Maik led a research seminar at the Centre for Economic Growth (NTU) attended by some of our Economics students and also presented at our other partner university located in the centre of Singapore, NUS.

Arguably, I had the more enjoyable task of spending time visiting our students on and off campus, and finding out more about the nitty-gritty of Singapore student life. Gabriele, Rodolph, Elanor and Jeremy, our Study Abroad students in Singapore, met me at one of the numerous eateries at NUS. Like Hong Kong, if you live and eat on campus it is as cheap as chow mein. There are differing standards of accommodation, with UTown being the highest standard of luxury student accommodation. From SGD2800 a semester (£1563 per semester/£520 a month) you can stay in a four-bed apartment; bearing in mind this doesn’t include food. Some accommodation you have to pay extra for air con (worth considering when the average daily temperatures tops 30 degrees!).

Something else to consider is how long it may take you to adjust to the heat and humidity. All students told me this was something they hadn’t anticipated; it can affect your sleep, your skin, and make you much more tired than normal. It takes a few weeks and then you will be back to using the free sports centres with aplomb, while visitors like me break out into a sweat just walking outside. This also applies to the change in a diet that is different to home - all that spicy food can take a little while to adjust to.

Extra-curricular activities are a big thing at NUS and a must to get the most out of your time spent here. Societies and groups the students are members of ranged from football to boxing, salsa, climbing and Lindy Hop. This is how you meet many more of the local students and break down those cultural barriers.

All students agreed that the stand out benefits of living and studying in Singapore were the lectures and the travelling. The students were all enthralled by the range of subjects on offer to study and the highly engaged and motivated lecturers. Like Hong Kong, students are awarded an attendance mark of 10% to their final grade for attending all of their lectures, but the students enjoy the teaching environment so much they are eager to attend all lectures, seminars and tutorials even without this incentive. There is also the opportunity to switch courses within the first three weeks of the semester, which really helps if you start a new subject but don’t feel it is really for you.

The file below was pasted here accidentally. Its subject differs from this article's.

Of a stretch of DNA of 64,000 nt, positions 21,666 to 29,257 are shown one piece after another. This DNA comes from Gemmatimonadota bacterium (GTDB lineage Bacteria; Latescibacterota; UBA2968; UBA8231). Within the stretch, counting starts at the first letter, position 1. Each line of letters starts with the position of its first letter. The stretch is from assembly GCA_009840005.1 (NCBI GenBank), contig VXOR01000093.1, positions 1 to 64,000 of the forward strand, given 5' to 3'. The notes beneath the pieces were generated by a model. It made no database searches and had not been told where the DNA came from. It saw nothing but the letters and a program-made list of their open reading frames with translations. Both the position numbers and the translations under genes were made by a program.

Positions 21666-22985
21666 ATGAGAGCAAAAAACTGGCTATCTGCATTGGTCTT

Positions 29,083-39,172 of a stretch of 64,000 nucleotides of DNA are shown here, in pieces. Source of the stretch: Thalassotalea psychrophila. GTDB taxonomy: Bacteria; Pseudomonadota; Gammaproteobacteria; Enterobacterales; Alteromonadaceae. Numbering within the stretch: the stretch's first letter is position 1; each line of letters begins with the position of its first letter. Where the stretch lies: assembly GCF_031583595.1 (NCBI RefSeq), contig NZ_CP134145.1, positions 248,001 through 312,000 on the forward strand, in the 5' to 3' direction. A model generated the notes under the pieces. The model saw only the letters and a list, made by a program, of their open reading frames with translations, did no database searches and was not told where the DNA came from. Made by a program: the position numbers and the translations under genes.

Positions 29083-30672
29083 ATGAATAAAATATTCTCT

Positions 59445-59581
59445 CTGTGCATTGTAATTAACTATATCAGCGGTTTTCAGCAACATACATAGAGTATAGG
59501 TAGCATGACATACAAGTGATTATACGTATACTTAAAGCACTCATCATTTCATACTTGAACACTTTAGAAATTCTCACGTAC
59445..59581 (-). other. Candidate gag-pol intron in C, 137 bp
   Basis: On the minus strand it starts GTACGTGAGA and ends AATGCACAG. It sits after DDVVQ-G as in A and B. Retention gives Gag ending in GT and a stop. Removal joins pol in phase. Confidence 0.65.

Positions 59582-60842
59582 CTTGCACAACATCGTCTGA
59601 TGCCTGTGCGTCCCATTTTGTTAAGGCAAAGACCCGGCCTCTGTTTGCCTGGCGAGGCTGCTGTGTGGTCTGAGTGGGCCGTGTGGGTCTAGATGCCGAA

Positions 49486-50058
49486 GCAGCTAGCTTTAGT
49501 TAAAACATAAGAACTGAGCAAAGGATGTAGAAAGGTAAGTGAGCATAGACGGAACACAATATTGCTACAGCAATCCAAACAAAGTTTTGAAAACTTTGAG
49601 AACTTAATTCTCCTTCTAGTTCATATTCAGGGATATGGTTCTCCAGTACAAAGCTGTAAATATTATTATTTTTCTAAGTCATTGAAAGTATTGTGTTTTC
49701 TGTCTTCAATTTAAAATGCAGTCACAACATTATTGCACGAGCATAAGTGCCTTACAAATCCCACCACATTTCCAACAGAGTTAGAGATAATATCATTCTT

Alternatively, you could front-load your week full of lectures so that you have a long weekend to travel around South East Asia. With Malaysia, Thailand, Indonesia, Vietnam and Cambodia all within a two-hour flight, with airlines offering prices to go to Bangkok for less than a few pints and a burger in Bath, why not?

The trip came to a joyous end teaming up with Katie Calvert-Jones from the School of Management and hosting a drinks event in Clarke Quay on a balmy Tuesday evening. Katie, Maik and I met over 20 students on placement or studying in Singapore from the School of Management, and the Faculties of Humanities and Social Sciences Science.

It was a great opportunity to bring everyone together, many of them not knowing each other despite sharing not one but two universities! We were all so proud of our students and the global attitude they had already acquired, fully embracing life in this city far away from home. Each of us came away from that evening inspired by the students we had met and excited about the university’s partnerships in Asia, which are going from strength to strength.

 

First round of 2015/16 Bath International Research Funding Scheme award winners announced

📥  Announcement, Award, Funding/Scholarship, Research

Following the first call for funding applications to the 2015/16 Bath International Research Funding Schemes we are delighted to announce the winners are:

International Research Initiator Scheme

  • Dr Petra Cameron (Chemistry) will visit Koç University to increase collaboration in the field of Energy Materials and Photovoltaics leading to joint research bids.
  • Dr Bryan Clift (Health) will develop long term collaborations with colleagues from University of Sao Paulo (USP) and host a workshop in Bath  on the topic of urban transformation and mega-sport events in Brazil such as Rio 2016.